Despite the data, neighbors would like to see the facility elsewhere.

“Why not in the neighborhoods where a lot of people get addiction?” Herald Barnes said. 

Barnes suggests the state put the facility by the Buffalo Niagara International Airport because it’s more commercial than residential. 

The site will serve residents in Erie County and bus those recovering in Cattaraugus County to and from the center.

It’s also not the first addiction treatment facility to come to East Buffalo. 

“There are already five located within two miles of the area,” Powers said. “We don’t need another one.”

Hopewell’s full statement: 

“The Hopewell Center has conducted extensive planning and due diligence to develop a state-of-the-art opioid use disorder treatment facility in Buffalo. The goal of the Hopewell Center is to increase access to care for those suffering from opioid use disorder disease and provide a welcoming environment for our patients to receive treatment.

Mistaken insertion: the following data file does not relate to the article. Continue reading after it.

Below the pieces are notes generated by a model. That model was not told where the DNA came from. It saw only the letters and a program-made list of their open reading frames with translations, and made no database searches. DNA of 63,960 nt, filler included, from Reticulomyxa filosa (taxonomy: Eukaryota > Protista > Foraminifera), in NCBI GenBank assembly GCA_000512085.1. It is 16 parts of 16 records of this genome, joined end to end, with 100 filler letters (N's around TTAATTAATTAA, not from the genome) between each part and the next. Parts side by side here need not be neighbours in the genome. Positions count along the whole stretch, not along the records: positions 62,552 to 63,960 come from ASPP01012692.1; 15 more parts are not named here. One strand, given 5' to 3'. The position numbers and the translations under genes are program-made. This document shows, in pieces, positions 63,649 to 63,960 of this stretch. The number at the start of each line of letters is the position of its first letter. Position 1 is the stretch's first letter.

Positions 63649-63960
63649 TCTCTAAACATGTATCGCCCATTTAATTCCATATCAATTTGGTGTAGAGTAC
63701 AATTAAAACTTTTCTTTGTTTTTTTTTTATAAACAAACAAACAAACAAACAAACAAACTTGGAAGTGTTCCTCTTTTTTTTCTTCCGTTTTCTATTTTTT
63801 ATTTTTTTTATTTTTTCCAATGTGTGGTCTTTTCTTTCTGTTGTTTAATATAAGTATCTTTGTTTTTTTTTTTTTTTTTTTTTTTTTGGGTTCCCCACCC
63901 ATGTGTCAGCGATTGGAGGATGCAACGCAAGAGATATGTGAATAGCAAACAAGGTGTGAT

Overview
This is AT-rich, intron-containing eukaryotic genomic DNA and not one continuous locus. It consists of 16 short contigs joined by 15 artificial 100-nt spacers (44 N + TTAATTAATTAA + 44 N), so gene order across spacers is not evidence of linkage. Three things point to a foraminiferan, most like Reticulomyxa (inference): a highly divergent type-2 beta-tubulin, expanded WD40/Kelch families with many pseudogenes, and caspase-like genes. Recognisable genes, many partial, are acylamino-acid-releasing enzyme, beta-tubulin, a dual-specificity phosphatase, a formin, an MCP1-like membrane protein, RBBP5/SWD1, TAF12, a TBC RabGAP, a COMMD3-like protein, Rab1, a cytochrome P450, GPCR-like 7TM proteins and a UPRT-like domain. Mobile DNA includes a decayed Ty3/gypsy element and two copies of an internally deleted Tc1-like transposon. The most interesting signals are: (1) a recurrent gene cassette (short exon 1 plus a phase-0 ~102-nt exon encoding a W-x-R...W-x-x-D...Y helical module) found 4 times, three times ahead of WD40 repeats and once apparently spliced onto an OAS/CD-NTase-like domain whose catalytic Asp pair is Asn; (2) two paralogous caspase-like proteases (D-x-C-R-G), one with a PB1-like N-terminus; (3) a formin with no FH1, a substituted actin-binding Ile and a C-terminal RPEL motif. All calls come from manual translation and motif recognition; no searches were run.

“The location search planning process involved balancing several factors, including convenient access to public and private transportation, the ability to attract top medical professionals and clinicians to staff the clinic, square footage to provide comprehensive programming, ample parking for patients and staff, and a location that allowed for medical use – all of which are criteria met at the Cleve-Hill Plaza.